I am writing to recommend that my fellow Oregonians select Knute Buehler in the race for secretary of state. This is the executive branch position second only to that of governor in power and influence. This year the contrasts between the two candidates are exceptionally stark and the electorate’s choice will play an important role in charting the direction of this state for us and for our children.
On the one hand is incumbent Kate Brown — a professional politician who has strong connections to special interest groups (check her endorsements on her own website). Her actions and words also suggest she is a firm believer in bureaucracy’s primacy over citizens and promotes an activist role for government in social engineering. I find troubling her recent proposal of a bill “designed to meet the unique needs of companies that want to use their business to solve social and environmental problems.” Part of this bill will be a requirement for reporting on the overall social and environmental performance of companies — more government control!
Brown is fond of saying that she is “dedicated to making Oregon attractive to new businesses to create new good-paying jobs,” but we need real businesses that pay taxes and have real jobs to fill.
The last four years I have watched business after business fold in Redmond and I have repeatedly heard how difficult it is to wade through the quagmire of regulations in our state to get a new business up and running. This is an area in which her dedication should have materialized. Finally, her voting record in the Legislature indicates that she opposed multiple attempts at major reforms of the Public Employee Retirement System (PERS), which has brought our state to the brink of bankruptcy.
On the other hand is the challenger Dr. Knute Buehler — a successful businessman who has created jobs and brings to the table very real proposals to get Oregon working. As in his medical practice, Buehler has diagnosed the patient (in this case the office of the secretary of state) and proposes the following treatments:
1. Turn the corporation division into an active hub for business development instead of the passive registry.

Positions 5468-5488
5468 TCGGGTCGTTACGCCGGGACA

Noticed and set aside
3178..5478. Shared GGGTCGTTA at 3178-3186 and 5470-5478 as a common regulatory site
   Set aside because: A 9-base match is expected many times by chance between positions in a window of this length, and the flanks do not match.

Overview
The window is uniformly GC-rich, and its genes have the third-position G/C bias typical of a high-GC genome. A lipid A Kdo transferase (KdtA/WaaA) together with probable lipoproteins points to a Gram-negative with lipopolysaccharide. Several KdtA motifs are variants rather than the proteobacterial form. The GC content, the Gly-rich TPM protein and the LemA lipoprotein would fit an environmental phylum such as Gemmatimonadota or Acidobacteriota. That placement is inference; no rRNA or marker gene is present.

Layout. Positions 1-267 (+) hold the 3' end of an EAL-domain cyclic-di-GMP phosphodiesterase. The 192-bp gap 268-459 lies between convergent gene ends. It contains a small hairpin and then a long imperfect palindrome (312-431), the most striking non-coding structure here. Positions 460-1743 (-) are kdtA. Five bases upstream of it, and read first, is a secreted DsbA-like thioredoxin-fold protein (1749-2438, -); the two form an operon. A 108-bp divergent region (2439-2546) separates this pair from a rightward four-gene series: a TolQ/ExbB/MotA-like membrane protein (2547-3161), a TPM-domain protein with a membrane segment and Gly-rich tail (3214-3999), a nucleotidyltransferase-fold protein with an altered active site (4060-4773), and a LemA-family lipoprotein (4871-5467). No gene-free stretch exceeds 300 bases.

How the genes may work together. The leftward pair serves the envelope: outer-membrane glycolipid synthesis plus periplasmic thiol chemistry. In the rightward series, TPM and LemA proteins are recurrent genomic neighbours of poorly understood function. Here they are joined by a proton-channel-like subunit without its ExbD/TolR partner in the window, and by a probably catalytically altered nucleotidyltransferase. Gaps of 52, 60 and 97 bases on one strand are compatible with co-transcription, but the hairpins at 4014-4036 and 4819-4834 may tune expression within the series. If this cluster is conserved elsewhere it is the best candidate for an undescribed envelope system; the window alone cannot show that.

2. Make sure agencies’ administrative rules continue to make sense by enforcing the five-year review required by state law but not carried out by the incumbent.
3. Reform PERS through specific recommendations that include removing the conflict of interest of state elected officials.
4. Use the authority as head of the audit division to ensure proper auditing of all state agencies and programs to promote efficient mission accomplishment and proper support of the Legislature’s budget process.
5. Ensure an efficient, legal and impartial election process that is free from partisan and special interest influences.
6. As a member of the State Land Board, push for a long-term plan for sustainability of state land that balances protection of the outdoors for future generations with greater access to industries that provide jobs to the rural economy.
At the recent debate in Bend between the candidates for the secretary of state position, Brown made a lot of her extensive political and bureaucratic experience, contrasting it to what she viewed as Buehler’s lack of relevant experience. So, such experience automatically equates to competency? And any new entry must serve his or her time in the political or bureaucratic machine? I think not! Oregon voters, the choice is yours — more of the same or new perspectives and new ideas.